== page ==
So why folding wingtips? Well, let’s look at the Airbus A380. When it was introduced in the early 2000s, airports were required to make adjustments to gate areas to enable a much wider aircraft to be accommodated. They had to be “A380 Ready” before that airliner could land there. A huge upheaval and expense but it was seen as the new future and therefore was seen as an investment in that future. We now know of course that the days of the A380 are numbered, now that the giant twin airliners are coming of age. Boeing wanted to avoid the restrictiveness of requiring airports to upgrade to be able to handle an oversized wingspan. They wanted the 777x to be able to fly everywhere that the current generation of 777s can fly to. So was born the folding wingtip idea. The wingtips allow the 777x to change from a wingspan of 235 feet in the air down to 213 feet on the ground.
As the wingtips are a totally new technology in the passenger airliner space, the F.A.A. has come up with a set of 10 conditions that have to be satisfied before certification can take place. Boeing has stated that the non-deployment of the wingtips on takeoff can lead to catastrophic results. This is logical, as a fully laden aircraft, depends on the lift that those wingtips provide. If you suddenly have smaller wings than required, you are going by road with tragic results. The 10 conditions are designed to put fail-safes in place to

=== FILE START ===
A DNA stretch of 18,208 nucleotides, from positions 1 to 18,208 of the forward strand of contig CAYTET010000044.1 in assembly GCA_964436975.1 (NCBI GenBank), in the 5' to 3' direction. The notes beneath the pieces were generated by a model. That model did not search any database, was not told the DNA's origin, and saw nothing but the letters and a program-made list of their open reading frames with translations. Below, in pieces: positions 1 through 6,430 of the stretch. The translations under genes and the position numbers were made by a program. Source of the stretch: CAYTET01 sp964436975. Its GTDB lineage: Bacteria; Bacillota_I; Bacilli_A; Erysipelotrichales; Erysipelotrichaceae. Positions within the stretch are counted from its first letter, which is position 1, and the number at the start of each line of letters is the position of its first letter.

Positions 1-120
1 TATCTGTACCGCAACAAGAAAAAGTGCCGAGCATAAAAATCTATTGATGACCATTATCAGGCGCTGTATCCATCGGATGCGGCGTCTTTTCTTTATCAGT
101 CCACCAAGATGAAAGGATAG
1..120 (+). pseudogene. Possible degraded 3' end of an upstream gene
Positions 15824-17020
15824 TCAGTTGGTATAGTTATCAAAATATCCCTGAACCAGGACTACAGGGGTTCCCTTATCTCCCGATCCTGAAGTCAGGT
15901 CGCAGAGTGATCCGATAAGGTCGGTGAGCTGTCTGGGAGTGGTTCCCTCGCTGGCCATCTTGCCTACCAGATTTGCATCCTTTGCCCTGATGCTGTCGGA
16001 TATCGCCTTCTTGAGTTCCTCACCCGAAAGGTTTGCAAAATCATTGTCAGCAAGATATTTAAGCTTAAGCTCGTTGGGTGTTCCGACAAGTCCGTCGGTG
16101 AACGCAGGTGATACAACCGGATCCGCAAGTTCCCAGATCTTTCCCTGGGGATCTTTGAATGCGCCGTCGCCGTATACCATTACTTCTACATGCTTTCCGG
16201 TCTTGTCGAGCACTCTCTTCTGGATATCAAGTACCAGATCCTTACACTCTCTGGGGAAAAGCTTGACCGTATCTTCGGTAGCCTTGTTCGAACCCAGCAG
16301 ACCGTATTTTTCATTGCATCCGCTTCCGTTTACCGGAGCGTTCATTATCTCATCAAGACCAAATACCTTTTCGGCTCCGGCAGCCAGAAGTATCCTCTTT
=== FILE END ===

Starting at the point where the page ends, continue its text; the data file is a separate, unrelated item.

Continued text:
… you are going by road with tragic results……..
prevent the non-deployment of wingtips on takeoff as well as the failure of the wingtips to stay in place during flight. These conditions revolve around a comprehensive warning system to alert the crew to the fact they are attempting takeoff without the wingtips deployed. In addition, if that is ignored, there is the ability for the aircraft to prevent takeoff until wingtips are deployed. With every new technology comes a whole raft of things to consider and conditions to be tested for.
Like the Boeing 787 Dreamliner which started its early days as the 7E7, the 777x will no doubt be dropped in favour of the actual variant names of 777-8 and 777-9. Some basic statics on the two models are as follows:
|Boeing 777-8||16,170km (8,730nm)||384|
|Boeing 777-9||13,490km (7,285nm)||426|
Be sure to visit our Boeing 777x page for more details.
At 251 feet, the Boeing 777-9 will be the longest commercial aircraft in the world.
The road to this first test flight has not been a smooth one. From the time that the 777x was first rolled out of the hangar in March 2019, it was found that the new GE9x engine experienced excessive wear when run. In September when the wing stress testing was done, there was an explosive decompression event when a tear appeared in the fuselage. The manufacturing of the 777x was to be done in a fully automated assembly line by robots. Challenges in this area have forced Boeing to revert back to the traditional human-driven process.
The 777x is in the air at last. We certainly look forward to watching its progress toward certification.